The horrors of Sarajevo and Mariupol, Srebrenica and Bucha have taught us that reassuring words alone are not sufficient.

The EU will never be a traditional military actor, but Europe’s security is not only about the number of soldiers under the European flag. It is also about security infrastructure, including sectors such as intelligence, logistics, communications and energy – all areas where common European policies can be strengthened. Above all, security requires a sense of direction and leadership, responding to Europe’s collective will.

‘This is the hour of Europe,’ proclaimed Jacques Poos, one of the three European Community foreign ministers who flew to Yugoslavia soon after war had started in 1991. Unfortunately, Europe’s ambitious aspirations were not followed by adequate actions at the time.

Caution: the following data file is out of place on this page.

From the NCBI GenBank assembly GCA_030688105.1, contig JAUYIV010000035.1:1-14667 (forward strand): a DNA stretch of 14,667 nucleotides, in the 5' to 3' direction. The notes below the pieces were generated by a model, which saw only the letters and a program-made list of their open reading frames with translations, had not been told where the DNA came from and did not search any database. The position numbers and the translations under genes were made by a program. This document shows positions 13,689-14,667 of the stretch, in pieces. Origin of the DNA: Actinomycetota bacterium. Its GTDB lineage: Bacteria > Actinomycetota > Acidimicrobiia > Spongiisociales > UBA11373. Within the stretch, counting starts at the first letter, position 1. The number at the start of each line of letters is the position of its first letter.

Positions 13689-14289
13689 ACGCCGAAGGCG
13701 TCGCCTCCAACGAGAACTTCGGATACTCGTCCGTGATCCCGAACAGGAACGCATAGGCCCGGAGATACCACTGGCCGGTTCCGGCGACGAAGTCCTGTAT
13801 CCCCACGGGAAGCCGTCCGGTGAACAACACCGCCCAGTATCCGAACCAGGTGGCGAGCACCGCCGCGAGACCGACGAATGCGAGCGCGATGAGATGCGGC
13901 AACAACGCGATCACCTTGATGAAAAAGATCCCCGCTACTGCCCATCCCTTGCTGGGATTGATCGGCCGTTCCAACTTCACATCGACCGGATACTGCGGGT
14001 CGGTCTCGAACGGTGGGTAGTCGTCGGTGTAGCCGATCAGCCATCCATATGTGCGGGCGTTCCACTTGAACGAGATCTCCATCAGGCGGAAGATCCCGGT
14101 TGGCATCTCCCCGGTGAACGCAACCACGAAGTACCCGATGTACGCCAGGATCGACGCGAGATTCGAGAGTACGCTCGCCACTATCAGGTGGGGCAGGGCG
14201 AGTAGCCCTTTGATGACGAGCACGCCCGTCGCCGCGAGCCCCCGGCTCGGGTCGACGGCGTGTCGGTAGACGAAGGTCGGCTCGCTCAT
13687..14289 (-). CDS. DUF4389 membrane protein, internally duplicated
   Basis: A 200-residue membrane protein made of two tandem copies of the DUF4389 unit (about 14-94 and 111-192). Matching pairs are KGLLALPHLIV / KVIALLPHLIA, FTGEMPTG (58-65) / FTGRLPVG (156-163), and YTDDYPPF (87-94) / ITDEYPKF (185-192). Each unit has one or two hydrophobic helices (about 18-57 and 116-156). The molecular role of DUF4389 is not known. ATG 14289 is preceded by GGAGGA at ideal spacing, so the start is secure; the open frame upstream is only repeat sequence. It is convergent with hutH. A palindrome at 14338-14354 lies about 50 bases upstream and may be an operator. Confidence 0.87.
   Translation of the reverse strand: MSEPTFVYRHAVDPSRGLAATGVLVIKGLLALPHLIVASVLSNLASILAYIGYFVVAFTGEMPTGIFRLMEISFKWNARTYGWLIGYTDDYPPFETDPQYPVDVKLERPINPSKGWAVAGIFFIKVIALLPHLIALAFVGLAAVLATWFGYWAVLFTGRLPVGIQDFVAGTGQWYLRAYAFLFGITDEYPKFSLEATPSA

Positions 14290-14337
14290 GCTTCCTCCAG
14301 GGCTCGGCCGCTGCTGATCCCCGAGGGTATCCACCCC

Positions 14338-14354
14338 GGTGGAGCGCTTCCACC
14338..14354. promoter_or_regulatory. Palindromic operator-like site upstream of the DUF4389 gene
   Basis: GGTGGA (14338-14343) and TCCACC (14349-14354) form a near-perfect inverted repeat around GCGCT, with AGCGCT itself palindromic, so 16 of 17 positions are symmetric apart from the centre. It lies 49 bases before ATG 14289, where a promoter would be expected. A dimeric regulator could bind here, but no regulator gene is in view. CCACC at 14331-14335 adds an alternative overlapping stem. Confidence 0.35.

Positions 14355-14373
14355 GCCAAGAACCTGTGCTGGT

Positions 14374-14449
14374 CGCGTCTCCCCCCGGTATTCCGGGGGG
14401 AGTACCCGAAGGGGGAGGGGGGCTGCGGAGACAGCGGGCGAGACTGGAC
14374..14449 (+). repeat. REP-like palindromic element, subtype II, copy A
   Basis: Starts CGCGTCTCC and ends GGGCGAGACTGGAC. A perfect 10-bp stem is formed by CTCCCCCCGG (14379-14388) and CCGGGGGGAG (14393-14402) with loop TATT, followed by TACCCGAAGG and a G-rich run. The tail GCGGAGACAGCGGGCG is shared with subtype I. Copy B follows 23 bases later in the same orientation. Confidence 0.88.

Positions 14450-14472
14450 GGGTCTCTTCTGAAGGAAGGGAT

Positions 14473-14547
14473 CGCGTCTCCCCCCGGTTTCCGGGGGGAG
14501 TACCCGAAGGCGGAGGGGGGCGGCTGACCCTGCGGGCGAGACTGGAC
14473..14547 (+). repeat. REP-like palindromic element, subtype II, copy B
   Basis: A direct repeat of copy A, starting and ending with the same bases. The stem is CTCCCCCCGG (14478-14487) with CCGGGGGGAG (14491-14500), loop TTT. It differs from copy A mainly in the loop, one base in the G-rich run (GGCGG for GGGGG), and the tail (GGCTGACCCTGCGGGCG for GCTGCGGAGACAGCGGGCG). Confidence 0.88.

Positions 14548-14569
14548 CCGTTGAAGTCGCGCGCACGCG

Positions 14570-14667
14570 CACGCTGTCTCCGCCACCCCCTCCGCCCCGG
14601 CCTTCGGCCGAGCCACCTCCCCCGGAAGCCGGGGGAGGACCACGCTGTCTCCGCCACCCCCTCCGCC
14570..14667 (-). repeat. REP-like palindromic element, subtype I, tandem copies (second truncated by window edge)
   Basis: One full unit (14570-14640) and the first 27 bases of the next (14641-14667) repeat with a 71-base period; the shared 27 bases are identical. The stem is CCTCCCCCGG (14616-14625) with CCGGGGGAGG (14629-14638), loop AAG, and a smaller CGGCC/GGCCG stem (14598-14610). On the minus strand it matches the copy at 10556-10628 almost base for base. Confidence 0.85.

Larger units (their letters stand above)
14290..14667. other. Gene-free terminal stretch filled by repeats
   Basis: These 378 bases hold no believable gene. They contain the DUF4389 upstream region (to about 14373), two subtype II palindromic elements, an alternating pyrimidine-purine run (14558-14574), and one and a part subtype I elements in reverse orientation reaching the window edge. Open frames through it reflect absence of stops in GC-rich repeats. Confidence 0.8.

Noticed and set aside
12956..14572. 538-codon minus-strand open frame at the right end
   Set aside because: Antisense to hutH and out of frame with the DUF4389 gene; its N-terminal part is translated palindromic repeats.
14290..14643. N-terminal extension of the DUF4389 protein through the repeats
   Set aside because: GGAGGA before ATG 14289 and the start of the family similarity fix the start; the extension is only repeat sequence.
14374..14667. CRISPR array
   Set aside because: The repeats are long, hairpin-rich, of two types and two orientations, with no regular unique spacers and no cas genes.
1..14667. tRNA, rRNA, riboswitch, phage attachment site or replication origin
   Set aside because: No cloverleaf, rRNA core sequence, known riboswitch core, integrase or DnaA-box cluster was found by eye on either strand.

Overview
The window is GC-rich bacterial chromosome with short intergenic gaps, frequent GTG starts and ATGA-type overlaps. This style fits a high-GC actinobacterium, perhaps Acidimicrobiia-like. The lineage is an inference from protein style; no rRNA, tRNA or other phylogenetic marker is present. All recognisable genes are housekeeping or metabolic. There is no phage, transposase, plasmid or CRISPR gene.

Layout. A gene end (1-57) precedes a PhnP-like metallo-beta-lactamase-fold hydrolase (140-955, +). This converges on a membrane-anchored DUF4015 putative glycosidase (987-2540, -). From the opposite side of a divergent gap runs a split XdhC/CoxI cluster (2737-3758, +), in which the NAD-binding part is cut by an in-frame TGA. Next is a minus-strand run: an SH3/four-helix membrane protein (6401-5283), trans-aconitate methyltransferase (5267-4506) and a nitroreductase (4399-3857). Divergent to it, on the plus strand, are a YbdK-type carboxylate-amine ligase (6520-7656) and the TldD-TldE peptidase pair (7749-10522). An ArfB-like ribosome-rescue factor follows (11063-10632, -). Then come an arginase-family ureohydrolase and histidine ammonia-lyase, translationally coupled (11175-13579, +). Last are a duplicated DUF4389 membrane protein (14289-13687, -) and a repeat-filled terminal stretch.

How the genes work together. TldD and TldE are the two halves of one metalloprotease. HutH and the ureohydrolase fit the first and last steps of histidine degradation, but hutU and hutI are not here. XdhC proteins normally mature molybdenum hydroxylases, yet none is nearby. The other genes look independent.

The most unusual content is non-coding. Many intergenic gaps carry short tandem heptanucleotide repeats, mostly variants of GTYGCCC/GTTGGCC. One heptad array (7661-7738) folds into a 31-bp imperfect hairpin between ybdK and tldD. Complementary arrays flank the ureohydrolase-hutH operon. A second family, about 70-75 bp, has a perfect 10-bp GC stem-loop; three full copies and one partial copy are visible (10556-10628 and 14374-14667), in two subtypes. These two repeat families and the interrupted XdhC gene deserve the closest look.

History is shaped by drastic events such as wars. And it is legitimate to claim that this is again ‘the hour of Europe’. But the horrors of Sarajevo and Mariupol, Srebrenica and Bucha have taught us that reassuring words alone are not sufficient. Bold choices ought to be made quickly, followed by tangible deeds – or else the EU will falter.

This is a joint publication by Social Europe and IPS-Journal.